I feel as if I’ve been on a holiday for the past 12 years, but I’m definitely not a tourist. I sold my house and car and most of my possessions in my home country and have no intention of ever returning there to live. I’ve lingered for weeks in areas that I’ve enjoyed and I’ve stayed for months and even years in a few places that I especially liked. I’m constantly having new and intriguing experiences and my friends these days come from all corners of the globe.
My life as an expat is exciting, stimulating, unpredictable and fun–and it’s been a true opportunity for personal growth, too. I’ve obtained a quality of life as an expat that I find immensely rewarding and I just couldn’t imagine living in the country of my birth again.
Steve LePoidevin – IL Peru Correspondent
From the moment I first moved abroad to teach in China, I considered myself an expat. A decade and three countries later, the label continues to define my wife and myself. At this point we have no intention of ever returning to our home countries of Canada or the U.S. But never say never!
Here in Peru, we are living a laid-back existence in the small coastal surfing/fishing town of Huanchaco. The food is great, the people are friendly and the cost of living is very low. The big city of Trujillo with all its modern amenities is only 20 minutes away. It’s the best of both worlds.
If we decide to stay here forever, I would say we had become immigrants. But the more we travel and the more countries we live in, the more I feel like a “citizen of the world”. And I think that is a good thing.
Sharyn Nilsen – IL Roving Correspondent
There are a lot of different interpretations of what the word ‘expat’ encompasses but personally, I feel the term applies more to those who settle in one place for an extended period rather than just travelling about. By that definition, my husband Tim and I don’t actually fit into the expat category as we’re ‘roving’ much of the time, except when we stop to regroup now and then in Ho Chi Minh City.
But if we’re not expats, what are we? Travellers, explorers, nomads? At the end of the day, we don’t worry too much about labels. Like us, many of the people we’ve met living and travelling overseas, we have simply chosen a different pathway so we can see and experience other countries and cultures on a longer-term basis. We’re fortunate that we have the time to gain a deeper understanding of where we are than those who only spend a few days while on holidays. After almost eight years of slow travel, ticking off our bucket list, we have no plans of heading back to Australia any time soon. But neither are we about to settle down permanently in any one place. So, if that makes us expats, so be it. If it doesn’t, that’s okay too.
Tricia Pimental – IL Portugal Correspondent
I consider myself an expat because I’m someone who has made the decision to permanently (as much as anything can be permanent in life) live in a country not the land of my birth.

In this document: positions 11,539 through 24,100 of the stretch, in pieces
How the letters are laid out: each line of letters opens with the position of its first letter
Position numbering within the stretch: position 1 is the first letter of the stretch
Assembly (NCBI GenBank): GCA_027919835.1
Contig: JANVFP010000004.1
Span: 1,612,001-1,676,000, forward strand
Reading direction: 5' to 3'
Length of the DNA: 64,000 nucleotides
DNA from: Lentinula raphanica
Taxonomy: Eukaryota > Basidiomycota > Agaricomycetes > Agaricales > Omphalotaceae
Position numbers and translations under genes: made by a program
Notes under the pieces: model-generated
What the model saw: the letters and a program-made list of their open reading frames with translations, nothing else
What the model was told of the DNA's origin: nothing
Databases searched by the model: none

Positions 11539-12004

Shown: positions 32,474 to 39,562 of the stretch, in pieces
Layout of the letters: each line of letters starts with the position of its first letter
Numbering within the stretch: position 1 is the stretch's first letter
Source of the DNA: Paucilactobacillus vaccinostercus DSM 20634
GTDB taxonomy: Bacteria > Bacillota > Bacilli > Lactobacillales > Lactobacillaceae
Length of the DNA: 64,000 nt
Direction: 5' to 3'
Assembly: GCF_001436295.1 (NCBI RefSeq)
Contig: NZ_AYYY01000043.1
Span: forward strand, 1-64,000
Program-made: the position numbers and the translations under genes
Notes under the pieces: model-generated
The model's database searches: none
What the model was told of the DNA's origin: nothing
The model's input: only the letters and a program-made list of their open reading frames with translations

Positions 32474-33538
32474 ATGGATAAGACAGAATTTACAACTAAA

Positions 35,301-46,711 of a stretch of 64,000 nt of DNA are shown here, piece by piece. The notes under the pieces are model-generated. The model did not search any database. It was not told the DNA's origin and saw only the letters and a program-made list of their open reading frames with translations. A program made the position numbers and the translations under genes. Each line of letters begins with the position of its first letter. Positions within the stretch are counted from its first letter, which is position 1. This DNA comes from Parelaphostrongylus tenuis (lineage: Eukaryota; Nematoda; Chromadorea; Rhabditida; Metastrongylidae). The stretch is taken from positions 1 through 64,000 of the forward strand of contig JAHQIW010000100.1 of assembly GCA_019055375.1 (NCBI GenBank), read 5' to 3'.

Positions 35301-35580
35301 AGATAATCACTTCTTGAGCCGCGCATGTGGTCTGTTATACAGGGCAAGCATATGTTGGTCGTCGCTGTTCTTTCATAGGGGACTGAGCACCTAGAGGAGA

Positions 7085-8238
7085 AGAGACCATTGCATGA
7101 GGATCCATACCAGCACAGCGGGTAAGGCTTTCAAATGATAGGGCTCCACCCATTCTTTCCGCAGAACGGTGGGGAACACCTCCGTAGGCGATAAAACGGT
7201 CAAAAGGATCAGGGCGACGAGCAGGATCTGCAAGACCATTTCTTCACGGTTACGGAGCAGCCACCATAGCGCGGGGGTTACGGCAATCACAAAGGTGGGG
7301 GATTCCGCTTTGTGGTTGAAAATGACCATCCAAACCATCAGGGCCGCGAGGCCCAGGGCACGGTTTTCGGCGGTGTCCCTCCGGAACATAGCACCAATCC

I was asked yesterday by a Portuguese couple and Iranian woman if I would ever move back to the U.S. and I said the answer was no. (I was born in New York and lived all around the country, big cities and in the country.) The only exception to that would be if there were a family situation where my presence would be required, important, helpful, whatever.
Barring that, Portugal is the most affordable, prettiest, laidback country with first world infrastructure and great architecture, historic sites, wine, cheese, beaches and people. Nothing better for an overall place to live.
Kirsten Raccuia – IL Southeast Asia Correspondent
For me being an expat means living in another country, not staying on a tourist visa but actually moving to a new country and living there. Living as an expat pushes you, in good ways and very challenging ways, especially in a place like Asia. It is a different world and to be happy here you must adapt. You can’t come here and expect it to look like home, if you do, you’ll be miserable. I love the challenge of living here, what used to freak me out I now laugh at. It also has made me a better person, more accepting-although I was always that way, I’m even more so now.
I can’t imagine going back to the the U.S., where I’m from. Now I feel like the world really is my oyster and one day, I’ll move on to another amazing part of the world…and another…and then another, but there is no need to go “home.” Even that term has changed for me. It is no longer a place, it’s a feeling and for now home is Penang. And after making the first big move, it’s so easy to move again.
Stewart Richmond – IL South of France Correspondent
My wife Lorraine and I decided to retire to France to immerse ourselves in French culture and have ready access to all Europe has to offer.
We love living in a rural community but there are times when things get challenging, dealing with the language, culture and a different bureaucracy. This is where being an expat can be a little tricky.
But, for us, being an expatriate, doesn’t mean being alone. Here in France, and across Europe, are plenty of expat communities and in the town where we settled there are three other Australian families.
There are also lots of other English-speaking people dotted around and through Facebook groups they are easy to find when you get the urge to speak your native tongue.
When we feel it’s time for our European adventure to wind down we’ll be heading back to Australia, we are expatriates, not ex-patriots. No matter how far we roam, we still call Australia home.